I’m sticking with Ribera del Duero, DO. For my money, it’s the most consistently good red wine region in Spain. Priorato is expensive, and frankly, in one recent tasting, only one of the ten I tried inspired me at all. And, Rioja, the other region with the higher DOC classification, is unpredictable, disappointing as often as it pleases. Ribera del Duero is mostly Tempranillo (Tinta del País), probably the best native red wine grape in Spain. It frequently reminds me of a softer version of Cabernet Sauvignon—good fruit balanced with fine tannins—a grape with which it is often blended.
Unfortunately, Ribera del Duero wine tends not to be cheap. Most bottles I could find were over $20. So, for this column, I chose a very inexpensive wine, using the same grapes (a blend of Tempranillo and Cabernet Sauvignon), to balance the prices out. A wine found frequently in my house since I discovered it.
In Spain, the amount of time a wine is aged, both in barrel and in bottle, before release is important, and marked on the label as Crianza, Reserva, or Grand Reserva. Those wines without any aging are called Joven, or “Young”, and are recognized as such for having no age listed at all. Each of these classifications has specific legal meaning. I enjoy comparing the same wine with different amounts of wood and age. This can lead to some surprising discoveries: some wine just do better young, others older. No blanket statement of “Grand Reserva is always better” can be made.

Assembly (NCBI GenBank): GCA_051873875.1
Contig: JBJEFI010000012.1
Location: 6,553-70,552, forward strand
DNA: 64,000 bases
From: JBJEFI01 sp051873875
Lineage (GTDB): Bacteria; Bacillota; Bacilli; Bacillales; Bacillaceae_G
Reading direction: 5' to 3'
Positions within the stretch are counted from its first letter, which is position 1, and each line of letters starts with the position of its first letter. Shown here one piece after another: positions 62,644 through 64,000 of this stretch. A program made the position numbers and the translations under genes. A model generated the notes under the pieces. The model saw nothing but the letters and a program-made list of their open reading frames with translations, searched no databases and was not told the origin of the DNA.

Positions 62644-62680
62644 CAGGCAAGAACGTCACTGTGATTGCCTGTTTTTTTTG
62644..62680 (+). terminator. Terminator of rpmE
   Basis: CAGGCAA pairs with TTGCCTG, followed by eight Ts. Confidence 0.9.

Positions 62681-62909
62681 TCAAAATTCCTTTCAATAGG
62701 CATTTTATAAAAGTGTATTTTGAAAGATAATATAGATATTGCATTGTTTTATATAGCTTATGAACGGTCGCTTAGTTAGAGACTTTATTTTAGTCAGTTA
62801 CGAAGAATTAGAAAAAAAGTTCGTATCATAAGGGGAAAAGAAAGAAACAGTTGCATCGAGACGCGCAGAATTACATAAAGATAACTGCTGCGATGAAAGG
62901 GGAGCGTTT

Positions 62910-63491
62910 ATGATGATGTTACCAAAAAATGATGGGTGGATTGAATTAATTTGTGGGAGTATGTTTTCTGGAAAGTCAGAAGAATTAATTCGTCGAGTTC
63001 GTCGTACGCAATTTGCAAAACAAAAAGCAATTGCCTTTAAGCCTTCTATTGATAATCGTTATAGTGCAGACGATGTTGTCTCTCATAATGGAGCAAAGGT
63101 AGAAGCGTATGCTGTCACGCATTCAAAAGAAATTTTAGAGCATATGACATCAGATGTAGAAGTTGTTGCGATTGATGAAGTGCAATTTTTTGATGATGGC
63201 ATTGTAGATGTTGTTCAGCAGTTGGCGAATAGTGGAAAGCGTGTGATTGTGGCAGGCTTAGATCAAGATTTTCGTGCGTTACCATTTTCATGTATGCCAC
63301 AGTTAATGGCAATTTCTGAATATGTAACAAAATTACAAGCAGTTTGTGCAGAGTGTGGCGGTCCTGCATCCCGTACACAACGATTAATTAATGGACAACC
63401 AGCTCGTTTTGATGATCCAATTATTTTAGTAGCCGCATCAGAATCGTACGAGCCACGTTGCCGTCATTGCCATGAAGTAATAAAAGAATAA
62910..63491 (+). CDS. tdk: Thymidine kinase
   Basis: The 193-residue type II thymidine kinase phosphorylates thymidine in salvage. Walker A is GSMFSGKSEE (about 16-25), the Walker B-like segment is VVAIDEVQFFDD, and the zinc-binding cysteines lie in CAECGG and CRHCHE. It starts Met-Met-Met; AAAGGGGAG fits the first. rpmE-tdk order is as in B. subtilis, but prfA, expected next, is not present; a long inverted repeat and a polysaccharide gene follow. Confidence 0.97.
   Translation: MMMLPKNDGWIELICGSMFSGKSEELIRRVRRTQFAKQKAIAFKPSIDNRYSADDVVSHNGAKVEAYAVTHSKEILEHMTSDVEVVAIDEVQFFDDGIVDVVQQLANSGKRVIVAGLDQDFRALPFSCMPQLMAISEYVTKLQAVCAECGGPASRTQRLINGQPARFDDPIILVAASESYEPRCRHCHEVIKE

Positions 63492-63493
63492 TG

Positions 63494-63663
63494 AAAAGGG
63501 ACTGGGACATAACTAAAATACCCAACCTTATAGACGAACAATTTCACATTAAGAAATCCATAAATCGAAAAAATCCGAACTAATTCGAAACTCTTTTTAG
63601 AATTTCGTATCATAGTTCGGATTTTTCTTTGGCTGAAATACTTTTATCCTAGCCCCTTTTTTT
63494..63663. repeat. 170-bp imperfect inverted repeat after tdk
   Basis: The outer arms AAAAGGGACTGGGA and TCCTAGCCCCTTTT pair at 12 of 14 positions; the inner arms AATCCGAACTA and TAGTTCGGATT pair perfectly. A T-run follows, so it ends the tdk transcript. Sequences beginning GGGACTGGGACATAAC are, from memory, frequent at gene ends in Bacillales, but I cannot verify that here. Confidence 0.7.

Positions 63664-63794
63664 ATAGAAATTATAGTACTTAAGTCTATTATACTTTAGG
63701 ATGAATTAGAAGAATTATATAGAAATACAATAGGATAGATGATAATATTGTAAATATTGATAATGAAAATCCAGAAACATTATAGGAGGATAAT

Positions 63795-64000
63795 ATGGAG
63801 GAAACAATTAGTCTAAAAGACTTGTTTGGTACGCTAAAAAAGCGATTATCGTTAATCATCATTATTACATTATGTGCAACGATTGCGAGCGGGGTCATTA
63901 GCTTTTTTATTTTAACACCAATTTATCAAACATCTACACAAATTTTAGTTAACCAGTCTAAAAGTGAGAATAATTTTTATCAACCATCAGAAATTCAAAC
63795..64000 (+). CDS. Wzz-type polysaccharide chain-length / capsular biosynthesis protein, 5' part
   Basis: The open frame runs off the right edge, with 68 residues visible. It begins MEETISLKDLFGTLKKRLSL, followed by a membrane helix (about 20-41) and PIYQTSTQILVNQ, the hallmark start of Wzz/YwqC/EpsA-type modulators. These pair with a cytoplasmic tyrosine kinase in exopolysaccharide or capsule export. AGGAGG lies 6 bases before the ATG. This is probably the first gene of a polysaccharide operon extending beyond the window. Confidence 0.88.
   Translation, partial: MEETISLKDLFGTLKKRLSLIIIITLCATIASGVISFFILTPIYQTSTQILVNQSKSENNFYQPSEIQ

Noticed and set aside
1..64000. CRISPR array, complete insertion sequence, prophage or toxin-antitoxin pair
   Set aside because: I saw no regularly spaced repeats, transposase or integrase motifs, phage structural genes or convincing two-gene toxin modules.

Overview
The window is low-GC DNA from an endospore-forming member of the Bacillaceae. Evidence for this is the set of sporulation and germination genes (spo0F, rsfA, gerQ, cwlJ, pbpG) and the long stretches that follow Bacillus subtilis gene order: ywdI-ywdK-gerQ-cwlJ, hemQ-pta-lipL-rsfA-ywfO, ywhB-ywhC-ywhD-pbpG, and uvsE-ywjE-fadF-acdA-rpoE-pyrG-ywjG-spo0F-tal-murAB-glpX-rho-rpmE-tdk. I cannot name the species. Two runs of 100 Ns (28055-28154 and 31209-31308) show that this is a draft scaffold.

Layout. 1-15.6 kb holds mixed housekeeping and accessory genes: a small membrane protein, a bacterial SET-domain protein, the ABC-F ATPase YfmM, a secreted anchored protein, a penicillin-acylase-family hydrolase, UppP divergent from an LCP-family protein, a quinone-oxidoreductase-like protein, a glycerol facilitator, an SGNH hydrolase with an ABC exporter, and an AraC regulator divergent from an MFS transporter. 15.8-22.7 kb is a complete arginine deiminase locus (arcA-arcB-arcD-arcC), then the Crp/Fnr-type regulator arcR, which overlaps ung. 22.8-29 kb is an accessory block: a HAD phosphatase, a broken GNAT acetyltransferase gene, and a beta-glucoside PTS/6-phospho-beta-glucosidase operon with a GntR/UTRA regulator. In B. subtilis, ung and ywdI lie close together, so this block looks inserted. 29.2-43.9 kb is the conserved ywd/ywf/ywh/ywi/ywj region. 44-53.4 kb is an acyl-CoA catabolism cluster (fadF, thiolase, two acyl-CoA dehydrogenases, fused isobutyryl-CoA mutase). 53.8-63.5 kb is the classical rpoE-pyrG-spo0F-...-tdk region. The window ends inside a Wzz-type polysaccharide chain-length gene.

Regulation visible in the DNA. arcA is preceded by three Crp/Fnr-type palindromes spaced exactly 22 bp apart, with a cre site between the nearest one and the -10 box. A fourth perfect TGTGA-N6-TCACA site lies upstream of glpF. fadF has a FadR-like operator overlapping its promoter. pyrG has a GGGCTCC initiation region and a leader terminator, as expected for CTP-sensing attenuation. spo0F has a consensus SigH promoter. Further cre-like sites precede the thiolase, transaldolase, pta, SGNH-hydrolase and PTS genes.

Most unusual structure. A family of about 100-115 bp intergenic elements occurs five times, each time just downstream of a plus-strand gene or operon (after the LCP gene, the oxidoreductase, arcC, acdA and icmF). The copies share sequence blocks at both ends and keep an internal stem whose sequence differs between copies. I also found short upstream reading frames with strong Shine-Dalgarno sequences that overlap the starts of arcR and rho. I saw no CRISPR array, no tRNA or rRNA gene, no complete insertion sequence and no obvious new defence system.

The first three wines are just such an experiment. We found these wines excellent, and something we’ll drink often. At press, these wines don’t have complete US coverage, but a major distributor is looking at picking them up. They’re worth the search. I included one wine over $20 for comparison’s sake. Enjoy.
Ribera del Duero
Ruby towards plumb in color with solid legs.
Thick nose with a touch of smoked meat which blows off after a couple of minutes, leaving berry fruit and cherry tart. Pleasing.
A nice, lighter Ribera Del Duero—in the Pinot Noir style. Starts with a bright burst of fruits, that moves into tart acids mid-palate and then into fine, soft tannins. Pleasing tart finish with layers of cherry and a touch of berry fruit. Long finish.